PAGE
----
"I will tell you that we were honored to have his support and we needed it at that meeting because, of course, the attorney for the developers was there armed with his own letters," Ayala said.
At issue is a decision by Alameda County Superior Court Judge Frank Roesch on Feb. 22. That decision ruled that petitions filed by Ayala and Save Pleasanton's Hills that sought a referendum aimed at overturning the council's 4-1 approval of the Oak Grove project late last year were invalid. Roesch ruled that signatures on the petitions were improperly obtained because those gathering the signatures did not carry all of the documents about Oak Grove as required by state law.
Ayala and her group immediately asked the First District Court of Appeal in San Francisco to overturn Roesch's ruling. At a special meting on April 29, the council voted 3-2 against appealing the ruling, which went in its favor, or supporting the Ayala group financially in its efforts.
Councilwoman Cindy McGovern opposed the Oak Grove approval from the start. On April 29, Sullivan, who had voted in favor of the project, voted along with McGovern to authorize the city to also appeal the Roesch ruling or at least to hire outside legal counsel to advise the council on the ramifications of the ruling.
The majority prevailed, however, with Mayor Jennifer Hosterman and councilmembers Cheryl Cook-Kallio and Jerry Thorne voting to let the Roesch ruling stand.
Although Sullivan did not speak on the issue Tuesday, Ayala read his letter to the Sierra Club, which mirrored the councilman's public comments on April 29.
"I am very concerned by the direction this project has taken related to our citizens' ability to protect the environment and in shaping open space policy," Sullivan wrote. "I supported the process used to work toward compromise for the Oak Grove project and in the resulting project that zones 500 acres of public open space. However when the project referendum qualified for the ballot, a message was sent loud and clear to me that the City Council did not finish its work in gaining community buy-in for this project."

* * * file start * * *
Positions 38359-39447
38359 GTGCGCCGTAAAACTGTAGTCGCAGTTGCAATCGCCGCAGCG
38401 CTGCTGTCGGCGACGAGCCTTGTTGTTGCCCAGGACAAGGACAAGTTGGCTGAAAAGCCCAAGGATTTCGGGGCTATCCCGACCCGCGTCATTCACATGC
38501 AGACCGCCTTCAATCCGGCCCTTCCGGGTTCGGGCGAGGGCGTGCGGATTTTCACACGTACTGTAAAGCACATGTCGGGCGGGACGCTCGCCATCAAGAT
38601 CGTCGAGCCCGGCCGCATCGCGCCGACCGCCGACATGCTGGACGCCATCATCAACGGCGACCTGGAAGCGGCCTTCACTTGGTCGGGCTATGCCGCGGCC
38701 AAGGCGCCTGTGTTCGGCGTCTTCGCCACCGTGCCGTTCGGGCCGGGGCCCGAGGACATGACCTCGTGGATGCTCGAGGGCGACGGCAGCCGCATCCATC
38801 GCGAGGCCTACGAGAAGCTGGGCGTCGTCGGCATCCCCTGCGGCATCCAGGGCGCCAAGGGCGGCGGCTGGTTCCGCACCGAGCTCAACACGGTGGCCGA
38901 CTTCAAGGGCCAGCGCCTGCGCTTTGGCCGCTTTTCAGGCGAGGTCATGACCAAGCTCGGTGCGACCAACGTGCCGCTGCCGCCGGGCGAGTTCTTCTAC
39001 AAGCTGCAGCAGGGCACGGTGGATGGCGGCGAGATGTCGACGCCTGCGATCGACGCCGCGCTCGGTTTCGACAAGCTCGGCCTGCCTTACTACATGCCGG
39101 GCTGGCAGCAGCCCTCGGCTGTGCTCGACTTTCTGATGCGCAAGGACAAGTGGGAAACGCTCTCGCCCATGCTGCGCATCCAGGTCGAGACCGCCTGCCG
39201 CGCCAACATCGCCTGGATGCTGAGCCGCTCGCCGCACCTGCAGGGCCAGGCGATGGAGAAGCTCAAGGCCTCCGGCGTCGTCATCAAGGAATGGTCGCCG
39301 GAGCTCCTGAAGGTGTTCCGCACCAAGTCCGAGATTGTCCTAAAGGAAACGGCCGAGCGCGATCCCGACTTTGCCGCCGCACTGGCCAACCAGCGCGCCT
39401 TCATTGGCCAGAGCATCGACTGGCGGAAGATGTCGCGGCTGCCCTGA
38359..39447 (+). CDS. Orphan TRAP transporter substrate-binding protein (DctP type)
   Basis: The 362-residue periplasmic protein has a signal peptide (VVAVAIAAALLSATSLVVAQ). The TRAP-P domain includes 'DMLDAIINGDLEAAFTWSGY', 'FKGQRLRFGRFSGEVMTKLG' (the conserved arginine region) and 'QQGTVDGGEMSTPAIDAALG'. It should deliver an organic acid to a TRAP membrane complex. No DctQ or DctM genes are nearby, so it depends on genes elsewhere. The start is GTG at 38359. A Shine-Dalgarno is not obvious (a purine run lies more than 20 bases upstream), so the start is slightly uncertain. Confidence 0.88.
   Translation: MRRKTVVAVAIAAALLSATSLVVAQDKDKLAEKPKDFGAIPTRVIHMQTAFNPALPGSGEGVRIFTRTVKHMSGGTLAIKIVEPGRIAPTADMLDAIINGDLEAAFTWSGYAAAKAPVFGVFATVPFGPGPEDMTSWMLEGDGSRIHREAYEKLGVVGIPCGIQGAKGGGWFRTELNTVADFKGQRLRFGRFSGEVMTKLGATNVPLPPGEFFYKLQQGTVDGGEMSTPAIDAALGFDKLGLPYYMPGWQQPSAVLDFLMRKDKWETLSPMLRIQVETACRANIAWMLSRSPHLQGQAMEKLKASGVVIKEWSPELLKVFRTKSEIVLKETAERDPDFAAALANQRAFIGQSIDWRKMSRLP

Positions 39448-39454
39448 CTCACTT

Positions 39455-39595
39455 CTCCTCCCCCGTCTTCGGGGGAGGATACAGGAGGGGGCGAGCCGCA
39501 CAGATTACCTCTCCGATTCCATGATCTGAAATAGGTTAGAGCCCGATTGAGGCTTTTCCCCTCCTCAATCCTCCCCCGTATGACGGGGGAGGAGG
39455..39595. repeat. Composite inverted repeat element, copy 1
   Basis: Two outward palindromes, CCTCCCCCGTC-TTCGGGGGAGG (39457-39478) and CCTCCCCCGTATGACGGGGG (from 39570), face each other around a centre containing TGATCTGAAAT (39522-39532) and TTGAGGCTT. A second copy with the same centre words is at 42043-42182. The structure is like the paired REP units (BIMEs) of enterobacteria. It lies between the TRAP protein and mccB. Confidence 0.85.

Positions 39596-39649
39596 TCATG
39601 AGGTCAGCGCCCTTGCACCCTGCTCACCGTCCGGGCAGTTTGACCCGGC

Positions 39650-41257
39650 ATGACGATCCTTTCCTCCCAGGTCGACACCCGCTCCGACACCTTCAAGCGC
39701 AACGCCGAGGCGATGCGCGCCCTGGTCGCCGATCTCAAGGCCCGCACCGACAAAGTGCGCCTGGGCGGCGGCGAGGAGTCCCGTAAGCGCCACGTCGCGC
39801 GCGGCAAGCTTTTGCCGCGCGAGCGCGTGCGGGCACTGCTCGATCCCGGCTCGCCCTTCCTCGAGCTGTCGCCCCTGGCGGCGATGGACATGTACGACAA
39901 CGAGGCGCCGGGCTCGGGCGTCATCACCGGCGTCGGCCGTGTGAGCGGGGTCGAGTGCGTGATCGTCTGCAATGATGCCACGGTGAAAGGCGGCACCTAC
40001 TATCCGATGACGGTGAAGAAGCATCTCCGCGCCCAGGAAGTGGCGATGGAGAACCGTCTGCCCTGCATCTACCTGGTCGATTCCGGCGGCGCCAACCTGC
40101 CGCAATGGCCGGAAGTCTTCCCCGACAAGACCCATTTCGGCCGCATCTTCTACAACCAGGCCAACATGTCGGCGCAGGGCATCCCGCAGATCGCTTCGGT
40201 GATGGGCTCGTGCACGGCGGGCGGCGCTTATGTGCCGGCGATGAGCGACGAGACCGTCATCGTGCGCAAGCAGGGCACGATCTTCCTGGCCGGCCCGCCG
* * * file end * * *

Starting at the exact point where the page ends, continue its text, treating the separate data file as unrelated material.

"When the developers' lawsuit was successful in overturning the referendum based on a technicality, it sent chills up my spine as I understood what this meant--not only to this situation but the implications for future grass roots efforts to protect the environment and our precious hillsides from development," the letter added. "I urge the Sierra Club to join the referendum proponents in appealing this case."
On April 29, Sullivan explained that while he had originally supported the project, the 5,000 signatures Ayala and her group obtained to overturn the council's vote "sent a message that maybe we didn't do our job all the way."
"The process itself was about empowering the citizens," Sullivan said. "I know we tried with people on all sides of the issue. We worked very hard to make that happen. But maybe we didn't finish the job."
"What we started out with four years ago was very difficult and a lot of people worked hard," he added. "But our job wasn't done; 5,000 people told us that."
This story contains 605 words.
If you are a paid subscriber, check to make sure you have logged in. Otherwise our system cannot recognize you as having full free access to our site.
If you are a paid print subscriber and haven't yet set up an online account, click here to get your online account activated.